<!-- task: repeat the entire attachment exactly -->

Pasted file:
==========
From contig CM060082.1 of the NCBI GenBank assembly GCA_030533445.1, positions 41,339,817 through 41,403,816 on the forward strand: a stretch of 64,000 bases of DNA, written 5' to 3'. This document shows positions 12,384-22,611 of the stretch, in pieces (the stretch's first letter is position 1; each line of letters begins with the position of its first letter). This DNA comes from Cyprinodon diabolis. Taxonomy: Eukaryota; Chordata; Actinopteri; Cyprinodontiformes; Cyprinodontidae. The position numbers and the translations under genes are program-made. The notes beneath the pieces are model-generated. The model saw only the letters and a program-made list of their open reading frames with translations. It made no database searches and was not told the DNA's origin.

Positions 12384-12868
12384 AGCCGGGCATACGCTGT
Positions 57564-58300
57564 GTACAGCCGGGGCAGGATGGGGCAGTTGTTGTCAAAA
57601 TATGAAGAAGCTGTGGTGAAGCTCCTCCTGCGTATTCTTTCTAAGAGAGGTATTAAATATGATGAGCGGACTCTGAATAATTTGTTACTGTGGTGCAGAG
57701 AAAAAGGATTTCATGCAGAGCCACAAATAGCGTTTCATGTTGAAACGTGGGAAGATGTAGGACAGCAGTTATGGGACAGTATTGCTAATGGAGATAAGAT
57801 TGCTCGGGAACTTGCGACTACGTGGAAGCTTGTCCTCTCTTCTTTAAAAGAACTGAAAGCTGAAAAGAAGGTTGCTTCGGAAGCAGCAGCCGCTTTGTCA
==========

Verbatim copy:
From contig CM060082.1 of the NCBI GenBank assembly GCA_030533445.1, positions 41,339,817 through 41,403,816 on the forward strand: a stretch of 64,000 bases of DNA, written 5' to 3'. This document shows positions 12,384-22,611 of the stretch, in pieces (the stretch's first letter is position 1; each line of letters begins with the position of its first letter). This DNA comes from Cyprinodon diabolis. Taxonomy: Eukaryota; Chordata; Actinopteri; Cyprinodontiformes; Cyprinodontidae. The position numbers and the translations under genes are program-made. The notes beneath the pieces are model-generated. The model saw only the letters and a program-made list of their open reading frames with translations. It made no database searches and was not told the DNA's origin.

Positions 12384-12868
12384 AGCCGGGCATACGCTGT
Positions 57564-58300
57564 GTACAGCCGGGGCAGGATGGGGCAGTTGTTGTCAAAA
57601 TATGAAGAAGCTGTGGTGAAGCTCCTCCTGCGTATTCTTTCTAAGAGAGGTATTAAATATGATGAGCGGACTCTGAATAATTTGTTACTGTGGTGCAGAG
57701 AAAAAGGATTTCATGCAGAGCCACAAATAGCGTTTCATGTTGAAACGTGGGAAGATGTAGGACAGCAGTTATGGGACAGTATTGCTAATGGAGATAAGAT
57801 TGCTCGGGAACTTGCGACTACGTGGAAGCTTGTCCTCTCTTCTTTAAAAGAACTGAAAGCTGAAAAGAAGGTTGCTTCGGAAGCAGCAGCCGCTTTGTCA